Family Money: Keeping
a Sharpe Lookout
The terms ‘Alpha’, ‘Beta’ and ‘Sharpe
Ratio’ will be familiar to sophisticated investors, but most people
won’t have a clue what they refer to.
An investment manager, on the other hand, has to be
familiar both with the terms and what they represent. They are fundamental
to picking above-average performers, with below average volatility.
Alpha: The Alpha describes the theoretical reward
obtained by one investment when the second investment has a zero return.
Its relative growth, in other words.
To calculate the Alpha, the returns of each are taken
and compared together to identify their relationship. This reveals
relationships between investments in both bull and bear markets.
Even when the absolute return on an investment has been
negative, it may still have outperformed the relative market index. In
this case its Alpha will still be positive, as the index will have been
counted as zero for comparison purposes.
Thus if the market index has dropped by 18% over the
period in question but the fund you’re looking at dropped by only 12%
over the same period, your fund will have an Alpha of +6%.
When applied to portfolios, it can be considered to be
the return over and above (or below) the market through portfolio
strategy. Good managers have a positive Alpha.
Beta: The Beta is the amount the first fund moves
when the other fund moves by one unit. Beta is a measure of relative
volatility (absolute volatility is calculated by standard deviation).
If one fund always goes up and down by 1.5 times the
performance of the index, its Beta will be 1.5. This implies that if the
return of the index is positive, then 1.5 times this positive return can
be expected of the fund. Hence, if the index goes up (or down) 10%, the
fund goes up (or down) 15%.
Beta thus represents the volatility of the first
investment versus the second. It is only an estimate and to be accurate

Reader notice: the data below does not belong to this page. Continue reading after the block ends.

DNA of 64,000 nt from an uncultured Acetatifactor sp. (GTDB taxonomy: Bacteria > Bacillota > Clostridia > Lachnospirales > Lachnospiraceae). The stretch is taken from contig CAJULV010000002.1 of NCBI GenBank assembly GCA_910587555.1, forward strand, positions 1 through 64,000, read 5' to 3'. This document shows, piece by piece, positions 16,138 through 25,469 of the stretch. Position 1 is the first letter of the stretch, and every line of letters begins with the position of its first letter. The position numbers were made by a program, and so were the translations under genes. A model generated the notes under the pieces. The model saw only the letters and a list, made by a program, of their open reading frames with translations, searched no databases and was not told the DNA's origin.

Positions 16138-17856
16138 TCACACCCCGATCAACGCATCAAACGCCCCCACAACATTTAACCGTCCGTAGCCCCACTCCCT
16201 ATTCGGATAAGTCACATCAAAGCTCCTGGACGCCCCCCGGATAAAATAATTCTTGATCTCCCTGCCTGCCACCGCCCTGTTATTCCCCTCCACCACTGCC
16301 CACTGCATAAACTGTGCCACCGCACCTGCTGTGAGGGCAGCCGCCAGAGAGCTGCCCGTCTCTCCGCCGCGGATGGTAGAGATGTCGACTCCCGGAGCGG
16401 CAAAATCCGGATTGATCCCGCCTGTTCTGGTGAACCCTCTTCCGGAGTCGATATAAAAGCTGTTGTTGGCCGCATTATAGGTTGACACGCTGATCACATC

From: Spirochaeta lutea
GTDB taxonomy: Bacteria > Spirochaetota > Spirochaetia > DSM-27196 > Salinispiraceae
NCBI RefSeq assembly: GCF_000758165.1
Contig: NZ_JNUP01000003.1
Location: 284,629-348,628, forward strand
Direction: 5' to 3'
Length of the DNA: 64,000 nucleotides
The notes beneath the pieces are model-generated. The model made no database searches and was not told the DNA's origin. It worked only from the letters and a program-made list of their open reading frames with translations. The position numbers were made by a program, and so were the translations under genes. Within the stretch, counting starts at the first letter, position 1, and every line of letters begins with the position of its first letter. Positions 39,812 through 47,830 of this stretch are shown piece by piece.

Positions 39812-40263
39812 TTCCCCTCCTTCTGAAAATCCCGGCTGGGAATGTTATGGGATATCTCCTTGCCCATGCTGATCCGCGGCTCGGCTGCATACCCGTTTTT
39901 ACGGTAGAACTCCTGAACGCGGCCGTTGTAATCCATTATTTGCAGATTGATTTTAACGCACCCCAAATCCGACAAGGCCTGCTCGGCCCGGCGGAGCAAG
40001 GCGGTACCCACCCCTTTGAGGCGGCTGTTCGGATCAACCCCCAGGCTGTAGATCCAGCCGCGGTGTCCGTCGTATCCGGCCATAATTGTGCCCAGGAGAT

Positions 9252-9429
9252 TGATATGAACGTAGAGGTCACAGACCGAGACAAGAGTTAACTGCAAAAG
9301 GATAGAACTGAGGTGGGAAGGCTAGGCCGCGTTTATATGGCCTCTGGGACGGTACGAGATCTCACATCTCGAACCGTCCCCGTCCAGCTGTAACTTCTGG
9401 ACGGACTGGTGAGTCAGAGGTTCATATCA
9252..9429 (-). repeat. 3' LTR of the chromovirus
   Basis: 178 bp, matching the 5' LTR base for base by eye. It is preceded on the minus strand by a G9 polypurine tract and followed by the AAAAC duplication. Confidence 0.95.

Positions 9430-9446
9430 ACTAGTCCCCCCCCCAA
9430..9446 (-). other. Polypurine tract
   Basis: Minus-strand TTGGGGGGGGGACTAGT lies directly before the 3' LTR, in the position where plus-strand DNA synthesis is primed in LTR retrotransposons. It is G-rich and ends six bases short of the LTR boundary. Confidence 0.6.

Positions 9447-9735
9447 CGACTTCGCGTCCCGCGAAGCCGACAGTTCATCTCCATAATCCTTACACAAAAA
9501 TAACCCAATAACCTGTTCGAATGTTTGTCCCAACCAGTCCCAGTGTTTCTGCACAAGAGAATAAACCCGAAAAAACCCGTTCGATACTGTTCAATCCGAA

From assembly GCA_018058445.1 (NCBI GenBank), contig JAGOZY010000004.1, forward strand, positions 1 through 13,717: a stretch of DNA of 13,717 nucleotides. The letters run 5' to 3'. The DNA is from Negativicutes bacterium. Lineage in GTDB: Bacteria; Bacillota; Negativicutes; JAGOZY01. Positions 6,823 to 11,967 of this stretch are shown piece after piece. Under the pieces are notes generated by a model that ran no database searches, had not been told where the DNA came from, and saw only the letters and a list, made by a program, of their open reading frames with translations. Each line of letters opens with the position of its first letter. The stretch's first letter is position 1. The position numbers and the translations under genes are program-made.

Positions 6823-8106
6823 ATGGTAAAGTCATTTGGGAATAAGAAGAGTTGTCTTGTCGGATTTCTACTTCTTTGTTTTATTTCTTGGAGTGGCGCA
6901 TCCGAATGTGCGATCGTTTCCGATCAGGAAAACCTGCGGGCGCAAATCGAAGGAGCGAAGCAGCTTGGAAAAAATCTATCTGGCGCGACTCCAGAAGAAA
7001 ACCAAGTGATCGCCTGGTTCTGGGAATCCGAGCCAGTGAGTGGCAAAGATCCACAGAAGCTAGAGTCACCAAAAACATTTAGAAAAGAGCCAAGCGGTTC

there has to be a perfect correlation between the two investments.
Monthly volatility (or standard deviation):
Standard deviation is a measure of absolute volatility. It is the measure
of the square root of the variance of each monthly return from the mean.
The larger the figure, the higher the volatility and thus its associated
Sharpe Ratio: The Sharpe Ratio is a commonly used
measure for comparing performance relative to commensurate risk. This
calculation reflects the average annual rate of return for a designated
period of time less a risk-free rate, divided by the standard deviation of
In essence, the Sharpe Ratio measures a portfolio’s
return relative to the total volatility of the portfolio. Put simply, a
higher Sharpe Ratio indicates stronger performance on a risk-adjusted
Regression Analysis: Regression statistics can be
used to compare the relationship between funds, markets, or a specific
benchmark index. They do not make the assumption that the variables
(funds) are related as cause and effect, but permit them to be influenced
by other variables (markets).
A typical example of the kind of funds and their
associated risk ranging from low to higher risk are: money market (cash)
funds, fixed interest (bond) funds, balanced (managed) funds, traditional
market equity funds, emerging market equity funds, and warrant funds.
The investment industry assigns ‘rule of thumb’
numbers to these differing funds to indicate the associated risk.
The lowest risk investments - cash deposits or money
market (cash) funds - are assigned a risk factor of 1. This indicates low
risk, which equates to low volatility. Cash funds will thus have a low
Beta. However, they will also typically have a low Alpha.
Emerging market equities tend to be a lot more
volatile, so have a higher Beta. They will also tend to have a higher
Alpha. The rewards are potentially higher, but so are the potential risks
of associated losses. Hence on the ‘rule-of-thumb’ scale they are
assigned a risk factor of 5.
Most amateur investors tend to look only at last
year’s performance in choosing ‘performers’. Sadly, top performers
last year all too often turn out to be poor performers this or next year,
leaving investors smarting and puzzled.
Smart investors who have access to the appropriate
technical information therefore look for investment funds that have a high
Alpha and high Sharpe Ratio, with a relatively low Beta.
These numbers enable you to compare apples with apples
on a meaningful basis, as well as apples with oranges or lemons if you
Leslie Wright is managing director of Westminster
Portfolio Services (Thailand) Ltd., a firm of independent financial
advisors providing advice to expatriate residents of the Eastern Seaboard
on personal financial planning and international investments. If you have
any comments or queries on this article, or about other topics concerning
investment matters, contact Leslie directly by fax on (038) 232522 or